The past turbulent weekend was rife with aggressive expressions of civic discontent in numerous cities throughout Egypt, not only in response to the recent court verdict on the 2012 Port Said football massacre, but against current president Mohammad Morsey. Protests rocked the cities of Cairo, Ismailia, Port Said, Alexandria, and Suez, resulting in hundreds of … More In a Turbulent Egypt, Progress Depends on Responsible Opposition Leadership
Assad, for example, would be less likely to resign if it meant that the ICC would subsequently attempt to arrest him. Refusing to bring in the ICC means sacrificing justice to ensure – or at least encourage – a peaceful end to a conflict. … More Encouraging Democracy by Undermining International Law?
Both of these moves signify minor, yet important shifts in Israeli policy, but does this mean anything? Does it show an Israeli government that is belatedly reacting to its own self-isolation? Or is there something bigger afoot? … More Minor Thoughts on the Shalit Deal
Mohamed Bishr, an Egyptian man who greatly resembles former Iraqi dictator Saddam Hussein, was injured last Sunday when three armed men attempted to kidnap Bishr in order to force him to impersonate Hussein in a pornographic film. … More Saddam Hussein’s Doppleganger Kidnapped for Porn Film
Michael Ross wrote a pretty interesting piece in the latest Foreign Affairs (subscription required) about the possibility that the prevalence of oil in many Arab countries will dampen the effects of the Arab Spring. The boiled down thesis is that monarchs and dictators who are fortunate enough to run countries blessed with immense oil wealth … More Will Oil Drown the Libyan Revolution?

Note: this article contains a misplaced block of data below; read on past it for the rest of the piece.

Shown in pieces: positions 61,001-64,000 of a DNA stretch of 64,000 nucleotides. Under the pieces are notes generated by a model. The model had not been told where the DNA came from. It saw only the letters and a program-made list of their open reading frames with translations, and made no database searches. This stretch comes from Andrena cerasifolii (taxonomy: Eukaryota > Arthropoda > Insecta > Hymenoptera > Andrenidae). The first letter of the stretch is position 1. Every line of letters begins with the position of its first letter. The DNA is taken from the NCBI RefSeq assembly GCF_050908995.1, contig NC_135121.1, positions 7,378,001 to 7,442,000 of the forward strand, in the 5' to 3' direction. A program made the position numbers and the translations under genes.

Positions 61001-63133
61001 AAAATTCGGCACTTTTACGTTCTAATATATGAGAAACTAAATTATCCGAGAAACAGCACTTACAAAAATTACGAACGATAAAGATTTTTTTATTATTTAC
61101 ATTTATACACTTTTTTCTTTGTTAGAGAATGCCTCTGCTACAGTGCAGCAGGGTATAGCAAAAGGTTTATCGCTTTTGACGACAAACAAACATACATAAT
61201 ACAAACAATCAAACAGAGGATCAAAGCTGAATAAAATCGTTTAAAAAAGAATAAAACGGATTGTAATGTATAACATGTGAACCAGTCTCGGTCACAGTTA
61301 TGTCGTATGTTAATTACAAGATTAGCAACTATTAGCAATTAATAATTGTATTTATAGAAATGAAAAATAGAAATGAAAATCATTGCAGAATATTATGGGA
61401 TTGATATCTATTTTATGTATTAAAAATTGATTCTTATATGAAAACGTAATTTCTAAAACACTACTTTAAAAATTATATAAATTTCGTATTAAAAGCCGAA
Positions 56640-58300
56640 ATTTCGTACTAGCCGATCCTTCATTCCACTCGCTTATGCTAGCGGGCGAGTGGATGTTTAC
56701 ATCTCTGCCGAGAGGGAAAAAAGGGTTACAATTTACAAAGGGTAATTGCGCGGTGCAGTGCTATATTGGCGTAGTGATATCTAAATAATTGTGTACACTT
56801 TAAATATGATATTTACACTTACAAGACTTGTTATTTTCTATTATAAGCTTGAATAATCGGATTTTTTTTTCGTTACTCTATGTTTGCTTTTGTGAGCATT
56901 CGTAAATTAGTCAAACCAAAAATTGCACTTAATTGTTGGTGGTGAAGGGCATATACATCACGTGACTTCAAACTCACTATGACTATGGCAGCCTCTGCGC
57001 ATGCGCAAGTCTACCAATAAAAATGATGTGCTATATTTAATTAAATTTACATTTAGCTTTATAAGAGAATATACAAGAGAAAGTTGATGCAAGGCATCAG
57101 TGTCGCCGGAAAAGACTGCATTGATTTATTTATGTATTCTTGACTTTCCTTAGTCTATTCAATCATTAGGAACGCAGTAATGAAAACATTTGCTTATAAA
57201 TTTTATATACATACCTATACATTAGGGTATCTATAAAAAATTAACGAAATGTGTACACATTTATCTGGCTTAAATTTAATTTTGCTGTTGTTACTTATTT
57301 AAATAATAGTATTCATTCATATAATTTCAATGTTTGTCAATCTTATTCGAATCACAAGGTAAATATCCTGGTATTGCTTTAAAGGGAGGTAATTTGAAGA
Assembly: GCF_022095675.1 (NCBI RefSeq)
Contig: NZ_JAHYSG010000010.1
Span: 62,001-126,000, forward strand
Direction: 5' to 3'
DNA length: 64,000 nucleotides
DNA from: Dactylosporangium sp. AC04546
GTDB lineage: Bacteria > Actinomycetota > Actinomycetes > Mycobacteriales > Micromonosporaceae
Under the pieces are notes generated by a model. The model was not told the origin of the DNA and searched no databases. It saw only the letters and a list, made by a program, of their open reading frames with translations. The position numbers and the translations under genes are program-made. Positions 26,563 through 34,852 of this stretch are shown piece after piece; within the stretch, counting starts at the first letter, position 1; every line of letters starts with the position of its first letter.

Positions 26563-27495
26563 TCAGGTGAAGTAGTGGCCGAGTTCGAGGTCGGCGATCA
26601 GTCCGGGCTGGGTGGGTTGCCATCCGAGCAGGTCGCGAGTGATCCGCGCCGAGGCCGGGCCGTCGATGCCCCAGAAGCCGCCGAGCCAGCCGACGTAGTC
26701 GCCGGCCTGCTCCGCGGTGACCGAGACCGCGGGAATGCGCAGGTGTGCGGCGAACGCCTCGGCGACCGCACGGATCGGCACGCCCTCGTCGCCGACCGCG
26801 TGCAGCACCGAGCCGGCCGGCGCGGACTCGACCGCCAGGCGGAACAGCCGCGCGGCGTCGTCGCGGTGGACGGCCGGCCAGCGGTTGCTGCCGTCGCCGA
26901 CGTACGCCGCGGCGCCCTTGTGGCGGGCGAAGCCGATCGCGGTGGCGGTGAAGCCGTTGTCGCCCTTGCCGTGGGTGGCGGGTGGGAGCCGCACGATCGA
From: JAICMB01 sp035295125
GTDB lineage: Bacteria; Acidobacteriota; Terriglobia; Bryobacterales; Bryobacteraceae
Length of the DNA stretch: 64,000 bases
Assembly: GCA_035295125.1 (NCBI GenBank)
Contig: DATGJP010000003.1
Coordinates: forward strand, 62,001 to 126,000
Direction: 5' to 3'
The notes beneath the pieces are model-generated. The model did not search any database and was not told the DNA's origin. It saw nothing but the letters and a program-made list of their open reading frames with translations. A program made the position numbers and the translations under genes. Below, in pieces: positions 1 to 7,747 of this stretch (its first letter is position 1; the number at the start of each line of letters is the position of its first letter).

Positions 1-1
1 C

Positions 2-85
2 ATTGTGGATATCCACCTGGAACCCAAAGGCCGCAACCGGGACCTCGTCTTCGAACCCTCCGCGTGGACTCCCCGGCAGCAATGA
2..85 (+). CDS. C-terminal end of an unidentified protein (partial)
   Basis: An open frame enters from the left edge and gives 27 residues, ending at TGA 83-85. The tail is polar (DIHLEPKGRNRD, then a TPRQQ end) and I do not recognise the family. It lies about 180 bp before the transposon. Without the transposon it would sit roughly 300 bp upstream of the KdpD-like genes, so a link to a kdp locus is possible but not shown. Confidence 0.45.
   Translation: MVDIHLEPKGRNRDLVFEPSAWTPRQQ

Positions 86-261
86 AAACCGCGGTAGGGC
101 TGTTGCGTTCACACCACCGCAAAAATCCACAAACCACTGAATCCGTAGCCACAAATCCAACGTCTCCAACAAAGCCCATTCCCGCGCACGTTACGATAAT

Steve Negus has a post up on the Arabist in which he offers a glimpse of optimism in the face of the stalled Egyptian revolution (aka the SCAF sponsored counter revolution.) Clearly, the hopes and goals that were adopted by the Egyptian masses more than nine months ago have not been met. The Supreme … More Will January 25 Outlast the Counter Revolution?
In addition to the regular reading list, I am offering a pretty good selection on Egypt. I am crazy behind this week and have not really had time to comment on all I want to, including many issues that are covered in these readings. Unsurprisingly, the main constant through all of these pieces is the … More Why Has the Egyptian Revolution Stalled?
One could have easily predicted what Obama was going to say at the UN. Hooray for the fall of dictators; Iran is evil; doesn’t everyone love Israel; change can happen, guys! It is a pretty trite storyline that predictively had very little substance to it. And, of course, that is not the fault of Obama. … More Obama’s UN Speech
I do not know if anyone else is as sick of this stupid hasbara (propaganda) videos by Israeli MK and Deputy Foreign Minister Daniel Ayalon as I am but I feel the need to retort. Not that this has some profound legitimate points. He picks and chooses convenient lies and exploits them to fit a … More Rebuttal against Daniel Ayalon’s New YouTube Video
My reaction to the attack on the Israeli embassy was pretty straight forward: the refusal of SCAF to protect the embassy was unforgivable and a poor attempt to deflect the council’s own shortcomings, but the anger that fueled the attack was certainly provoked in part by the murder of five Egyptian police by Israel – … More On the Attack on the Israeli Embassy in Cairo, Part II